The King of the House

This is not the beginning of the story. The story begins in this place, at another time. Or perhaps in another place, at this time. Whatever the case, our entry point is this.

In this place, here and now, but not at the beginning, is a man age 73. He is the king of his house, a modest three-bedroom home constructed in 1978. It has a Tudor façade, and a small, shaded pool out back. It features a sunken living room with dark wood paneling. Like many homes of its time, it is dark inside, even during the day.

This king has a throne. His throne is a chair pushed against a window of the sunken living room. It is near the fireplace, and the front door. The front door is swung wide to reveal the world, but a glass storm door keeps this same world out.

In his chair the king reclines for hours each day. It is a comfort to him, fitted over the years to his girth. Others would not be comfortable in this chair. The shape it has taken will allow no other. It is the chair of one king alone. This king. Its arm makes this clear. Over the arm hangs the king’s hand. Under his fingers, which rub clockwise by the hour, by the year, the fabric is raw.

The eyes of the king are open but unseeing. He is mulling his history in his mind. Rubbing the arm of his chair. The hours pass, and he rubs, and the raw patch expands. The shadows in the room shift and grow long. Beams of sunlight pierce the kitchen windows, illuminating the king as if he were posing for Rembrandt. Still he gazes at – not out – the glass storm door at the front of his castle, his lower lip jutting upwards in bitterness. Light glistens on the moist, dissatisfied lip.

His mind replays footage from the past. Unfinished plans, awkward conversations, decisions that were wrong. His head shakes as he remembers mistakes made years ago. Some were his. Some were not his but hurt just as much. His fingers rub the raw patch.

images

‘An Old Man Asleep, Seated by the Fire’ by Rembrandt

The king coughs suddenly. A chesty, wet cough. The clockwise motion of his fingers ceases, he reaches for the plastic cup on the hearth. He drops his chin while puckering his lips. He lifts the cup slowly, with care not to spill its contents. It is a 48 oz Thirst Buster. Was, at one time. No one would care to bust a thirst with it now. He brings it to his chin and releases his cough into the cup. He returns the cup to the hearth carefully, and yet a bit spills over the rim onto his fingers. He wipes them against his pant leg and adjusts his sunglasses. They are broken, hooked on by only one earpiece. The large, round lenses hang crooked over the man’s large, round nose.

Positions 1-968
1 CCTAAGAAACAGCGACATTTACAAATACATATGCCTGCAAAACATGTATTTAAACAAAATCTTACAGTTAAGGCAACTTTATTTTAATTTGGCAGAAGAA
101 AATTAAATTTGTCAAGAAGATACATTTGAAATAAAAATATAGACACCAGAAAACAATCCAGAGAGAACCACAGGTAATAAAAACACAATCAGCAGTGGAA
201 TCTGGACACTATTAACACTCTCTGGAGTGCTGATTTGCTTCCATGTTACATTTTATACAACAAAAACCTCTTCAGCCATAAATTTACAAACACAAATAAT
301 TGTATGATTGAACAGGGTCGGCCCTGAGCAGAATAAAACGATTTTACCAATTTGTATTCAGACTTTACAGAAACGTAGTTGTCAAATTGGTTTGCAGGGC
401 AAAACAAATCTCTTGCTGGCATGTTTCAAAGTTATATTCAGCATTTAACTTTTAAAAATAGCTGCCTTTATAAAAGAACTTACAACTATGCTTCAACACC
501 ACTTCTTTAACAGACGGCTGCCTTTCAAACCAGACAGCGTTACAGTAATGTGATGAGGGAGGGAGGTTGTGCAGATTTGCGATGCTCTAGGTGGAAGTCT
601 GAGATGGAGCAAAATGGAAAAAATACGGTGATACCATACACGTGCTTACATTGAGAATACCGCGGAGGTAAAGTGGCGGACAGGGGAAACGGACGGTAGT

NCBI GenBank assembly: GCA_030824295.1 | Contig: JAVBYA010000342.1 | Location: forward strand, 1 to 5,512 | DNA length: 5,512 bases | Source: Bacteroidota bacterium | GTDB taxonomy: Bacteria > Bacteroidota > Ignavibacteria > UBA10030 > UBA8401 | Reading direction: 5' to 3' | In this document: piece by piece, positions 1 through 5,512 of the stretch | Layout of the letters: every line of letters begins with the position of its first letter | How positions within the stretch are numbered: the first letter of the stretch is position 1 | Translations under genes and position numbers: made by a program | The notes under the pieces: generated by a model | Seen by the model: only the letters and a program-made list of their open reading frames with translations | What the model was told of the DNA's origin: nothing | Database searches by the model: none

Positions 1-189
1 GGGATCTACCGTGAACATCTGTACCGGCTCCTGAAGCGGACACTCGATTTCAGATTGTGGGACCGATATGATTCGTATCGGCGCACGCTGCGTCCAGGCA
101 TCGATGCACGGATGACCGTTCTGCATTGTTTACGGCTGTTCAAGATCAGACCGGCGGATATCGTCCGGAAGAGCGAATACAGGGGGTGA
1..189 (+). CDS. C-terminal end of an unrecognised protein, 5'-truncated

Headlamps illuminate the man in his chair. Beams reflected as points of light in the lenses of his sunglasses. His chair faces the front door and the glass storm door separating him from the outside world. Through it he sees a vehicle pull into the drive. His hand rubs the raw spot on the arm of the chair. The headlamps outside go dark.

The door of the car swings open. One boot hits the driveway, then another. The door closes with a whump.

A doorbell chimes.

The man’s eyebrows go up. But only for a moment. Then he brings them down. He has found reason to be displeased by the chiming of the door. He does not move, except for his hand, which continues to rub.

A young man stands on the porch, looking in. He cups his hand against the glass, and sees the old king in his chair. The young man pulls the handle and opens the thin glass door. Enters the house.

He mumbles hello.

The king of the house frowns. It might indicate displeasure. It might be unwillingness to display pleasure. It might be a suspicion that the young man hoped to find the old man dead. “Hmm,” rumbles the old man.

He is the king of this house.

All has happened before, nothing is going to change, and more is yet to come.